The unexpected announcement by Kip Averitt, R-Waco, that he will be leaving the Texas Senate has not only left a key leadership vacancy at the helm of the powerful Natural Resources Committee — it's thrown the funding of the Texas Water Plan into question. The price tag for meeting the water demands of Texas over the next half century is expected to be $31 billion, and Averitt had been gearing up for a major push in the next legislative session to secure the money, or at least to start the pipeline flowing.
According to the current edition of the plan, which is produced by the Texas Water Development Board every five years, the state's population is expected to double between now and 2060, from around 21 million to 46 million. Because of that growth, our water needs will increase by 27 percent. Already in Texas, we've granted permission for more water to be withdrawn from many of our rivers than is actually in them, and we've not managed to create a workable system for managing groundwater which now provides the majority of our supplies.
Against this backdrop and in the wake of Averitt’s departure, the water picture might at first seem grim, but a fresh look at the issue is exactly what's needed. The $31 billion is slated to fund 4,500 projects that will to generate an additional 9 million acre feet of water per year to meet the growing demand. In the main, these are the kinds of projects you'd expect: new reservoirs, water distribution and transmission infrastructure, wastewater treatment and flood control. Yet while the shopping list clearly includes some must-haves, and while the plan gives some support to conservation and lip service to “environmental needs,” it can be generally described as more of the same.
The reality is that no matter how many new dams and other water supply projects we build in Texas, the essential components of our hydrologic system are our watersheds and recharge zones. If we lose their vital functions, we won’t be able to build enough water infrastructure to meet our goals. Because Texas is almost entirely privately owned, these critical ecological services occur on private property and are thus subject to being permanently impaired by relentless fragmentation and adverse development taking place across the state. Ironically, rural landowners in Texas are generally doing a better job of protecting our watersheds, but the pressures of property and inheritance taxes and encroaching urban development, among other factors, are pushing them off the land faster here than anyplace else.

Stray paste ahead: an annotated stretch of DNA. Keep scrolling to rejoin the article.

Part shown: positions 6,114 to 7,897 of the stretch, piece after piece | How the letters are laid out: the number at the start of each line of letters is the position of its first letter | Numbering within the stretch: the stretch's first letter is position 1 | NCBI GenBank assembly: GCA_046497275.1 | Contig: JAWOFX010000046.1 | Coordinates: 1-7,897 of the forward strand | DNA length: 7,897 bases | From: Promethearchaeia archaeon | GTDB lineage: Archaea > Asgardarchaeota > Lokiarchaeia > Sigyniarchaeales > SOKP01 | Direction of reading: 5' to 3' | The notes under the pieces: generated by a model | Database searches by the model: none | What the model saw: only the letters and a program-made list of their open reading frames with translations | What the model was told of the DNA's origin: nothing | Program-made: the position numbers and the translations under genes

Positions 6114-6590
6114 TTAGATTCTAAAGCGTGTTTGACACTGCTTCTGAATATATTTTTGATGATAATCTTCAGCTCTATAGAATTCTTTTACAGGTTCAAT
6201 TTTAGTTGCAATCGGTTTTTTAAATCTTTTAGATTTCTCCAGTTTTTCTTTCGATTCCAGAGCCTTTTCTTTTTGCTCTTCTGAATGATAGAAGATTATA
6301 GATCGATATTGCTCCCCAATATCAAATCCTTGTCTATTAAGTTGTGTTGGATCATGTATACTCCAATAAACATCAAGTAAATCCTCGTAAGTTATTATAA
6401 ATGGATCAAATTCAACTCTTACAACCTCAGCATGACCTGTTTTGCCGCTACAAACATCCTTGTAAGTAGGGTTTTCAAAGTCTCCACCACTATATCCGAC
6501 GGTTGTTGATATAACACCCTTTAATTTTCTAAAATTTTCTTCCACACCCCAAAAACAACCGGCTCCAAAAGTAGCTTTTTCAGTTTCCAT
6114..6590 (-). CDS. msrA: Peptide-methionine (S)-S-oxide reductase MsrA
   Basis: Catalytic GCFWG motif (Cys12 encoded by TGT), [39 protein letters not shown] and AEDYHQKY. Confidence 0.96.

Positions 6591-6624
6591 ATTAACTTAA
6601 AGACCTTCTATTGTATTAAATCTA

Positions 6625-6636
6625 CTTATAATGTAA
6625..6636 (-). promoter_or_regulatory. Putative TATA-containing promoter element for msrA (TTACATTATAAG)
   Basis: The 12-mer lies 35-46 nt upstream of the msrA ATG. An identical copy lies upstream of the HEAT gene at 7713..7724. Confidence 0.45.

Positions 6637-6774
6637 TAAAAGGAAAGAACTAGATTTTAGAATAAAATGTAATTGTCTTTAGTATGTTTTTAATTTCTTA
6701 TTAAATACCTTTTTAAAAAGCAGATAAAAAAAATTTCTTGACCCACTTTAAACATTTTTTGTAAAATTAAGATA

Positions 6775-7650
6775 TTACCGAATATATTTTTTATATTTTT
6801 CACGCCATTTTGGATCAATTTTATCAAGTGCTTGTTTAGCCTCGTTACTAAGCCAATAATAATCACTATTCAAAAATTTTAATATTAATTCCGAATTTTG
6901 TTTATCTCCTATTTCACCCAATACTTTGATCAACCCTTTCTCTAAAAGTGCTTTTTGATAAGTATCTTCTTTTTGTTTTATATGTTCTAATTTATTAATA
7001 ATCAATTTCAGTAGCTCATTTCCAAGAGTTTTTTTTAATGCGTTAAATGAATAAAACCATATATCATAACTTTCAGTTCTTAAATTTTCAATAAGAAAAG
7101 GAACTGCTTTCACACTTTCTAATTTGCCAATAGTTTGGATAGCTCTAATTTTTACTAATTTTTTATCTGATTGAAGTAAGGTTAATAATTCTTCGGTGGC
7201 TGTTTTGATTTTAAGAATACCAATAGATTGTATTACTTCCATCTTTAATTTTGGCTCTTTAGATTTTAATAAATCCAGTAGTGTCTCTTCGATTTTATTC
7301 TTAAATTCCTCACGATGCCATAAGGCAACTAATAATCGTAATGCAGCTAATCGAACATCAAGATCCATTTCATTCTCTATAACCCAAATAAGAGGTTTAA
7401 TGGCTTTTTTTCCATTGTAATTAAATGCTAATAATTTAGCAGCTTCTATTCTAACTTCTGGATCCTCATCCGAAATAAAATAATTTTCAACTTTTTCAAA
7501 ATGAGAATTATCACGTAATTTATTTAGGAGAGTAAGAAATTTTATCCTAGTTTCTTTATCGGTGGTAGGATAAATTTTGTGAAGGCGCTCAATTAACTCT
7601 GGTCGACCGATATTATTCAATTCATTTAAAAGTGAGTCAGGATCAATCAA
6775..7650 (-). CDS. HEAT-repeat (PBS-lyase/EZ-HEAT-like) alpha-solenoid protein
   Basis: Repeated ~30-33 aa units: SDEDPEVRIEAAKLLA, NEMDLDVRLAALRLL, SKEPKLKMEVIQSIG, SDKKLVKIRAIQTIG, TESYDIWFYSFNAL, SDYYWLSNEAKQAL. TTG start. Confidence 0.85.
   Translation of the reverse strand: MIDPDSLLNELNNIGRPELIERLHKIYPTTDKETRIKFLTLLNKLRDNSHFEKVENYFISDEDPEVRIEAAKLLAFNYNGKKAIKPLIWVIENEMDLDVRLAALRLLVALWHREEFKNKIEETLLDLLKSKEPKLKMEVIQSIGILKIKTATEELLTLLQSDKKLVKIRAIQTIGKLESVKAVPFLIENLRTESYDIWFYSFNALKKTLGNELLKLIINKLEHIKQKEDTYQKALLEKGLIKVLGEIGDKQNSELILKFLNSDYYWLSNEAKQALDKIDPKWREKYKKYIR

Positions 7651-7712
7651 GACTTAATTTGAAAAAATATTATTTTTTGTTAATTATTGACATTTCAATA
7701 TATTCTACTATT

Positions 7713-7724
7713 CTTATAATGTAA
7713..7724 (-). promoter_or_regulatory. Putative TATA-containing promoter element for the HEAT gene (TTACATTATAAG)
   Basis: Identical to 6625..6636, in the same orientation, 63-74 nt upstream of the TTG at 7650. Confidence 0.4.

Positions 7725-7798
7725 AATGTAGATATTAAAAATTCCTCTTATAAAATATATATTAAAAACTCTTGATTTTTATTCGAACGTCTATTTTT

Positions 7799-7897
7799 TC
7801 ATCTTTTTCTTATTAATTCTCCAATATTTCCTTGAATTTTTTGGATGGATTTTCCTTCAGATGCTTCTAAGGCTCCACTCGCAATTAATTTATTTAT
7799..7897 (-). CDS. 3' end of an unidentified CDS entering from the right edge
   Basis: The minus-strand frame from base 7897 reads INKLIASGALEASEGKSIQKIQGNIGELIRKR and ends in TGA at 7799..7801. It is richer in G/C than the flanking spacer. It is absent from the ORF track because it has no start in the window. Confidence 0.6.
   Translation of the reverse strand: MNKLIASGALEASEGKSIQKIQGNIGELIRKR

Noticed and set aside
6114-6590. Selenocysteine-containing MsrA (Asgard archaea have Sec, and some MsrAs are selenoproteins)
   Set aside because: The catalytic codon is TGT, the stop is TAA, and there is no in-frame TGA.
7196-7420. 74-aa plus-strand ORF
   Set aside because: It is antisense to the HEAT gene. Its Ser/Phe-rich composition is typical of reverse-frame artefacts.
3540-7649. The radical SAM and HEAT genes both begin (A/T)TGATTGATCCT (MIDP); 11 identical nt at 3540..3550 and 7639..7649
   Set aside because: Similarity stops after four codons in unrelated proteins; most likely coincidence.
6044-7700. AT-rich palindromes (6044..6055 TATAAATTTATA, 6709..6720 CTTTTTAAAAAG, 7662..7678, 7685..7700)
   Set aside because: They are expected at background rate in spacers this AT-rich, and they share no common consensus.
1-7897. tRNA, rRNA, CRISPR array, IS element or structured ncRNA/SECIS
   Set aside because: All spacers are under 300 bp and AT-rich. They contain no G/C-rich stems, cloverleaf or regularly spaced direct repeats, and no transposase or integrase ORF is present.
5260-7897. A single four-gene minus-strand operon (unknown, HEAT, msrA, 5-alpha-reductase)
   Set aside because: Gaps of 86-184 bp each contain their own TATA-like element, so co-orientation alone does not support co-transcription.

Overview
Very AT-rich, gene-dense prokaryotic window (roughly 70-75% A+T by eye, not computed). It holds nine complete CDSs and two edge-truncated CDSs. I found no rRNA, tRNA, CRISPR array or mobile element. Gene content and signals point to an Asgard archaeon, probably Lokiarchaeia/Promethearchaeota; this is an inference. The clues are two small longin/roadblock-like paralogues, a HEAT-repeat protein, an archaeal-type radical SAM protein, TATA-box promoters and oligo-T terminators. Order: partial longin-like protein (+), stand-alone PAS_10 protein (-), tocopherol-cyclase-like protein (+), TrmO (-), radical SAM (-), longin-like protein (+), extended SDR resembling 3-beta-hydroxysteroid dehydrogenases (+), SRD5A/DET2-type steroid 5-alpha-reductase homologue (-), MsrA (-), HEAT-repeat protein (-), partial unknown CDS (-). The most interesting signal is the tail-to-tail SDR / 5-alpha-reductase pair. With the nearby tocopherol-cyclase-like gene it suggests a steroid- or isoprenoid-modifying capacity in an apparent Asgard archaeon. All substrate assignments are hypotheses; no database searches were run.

Though the legislature has been loathe to grant counties the authority to preserve critical watersheds in rapidly urbanizing areas such as the Texas Hill Country, local governments have stepped up to provide millions of dollars of bond funding to purchase landowners' development rights, enabling them to remain on the property and pass it along to their heirs but at the same time protect its essential water supply function in perpetuity.
The push for funding for the Texas Water Plan provides the state with the opportunity to do the same. Recent experience has emphatically demonstrated that more and more landowners in Texas are embracing the concept of selling or donating their development rights through “conservation easements,” thus preserving the habitat and ecological services on family lands for future generations of Texans — including the millions who will be demanding more and more water in the future. Any significant effort to sink billions of dollars into new water projects must include funding to protect the important lands where the first raindrops fall.
Andrew Sansom, the executive director of the River Systems Institute at Texas State University in San Marcos, was formerly executive director of the Texas Parks and Wildlife Department.
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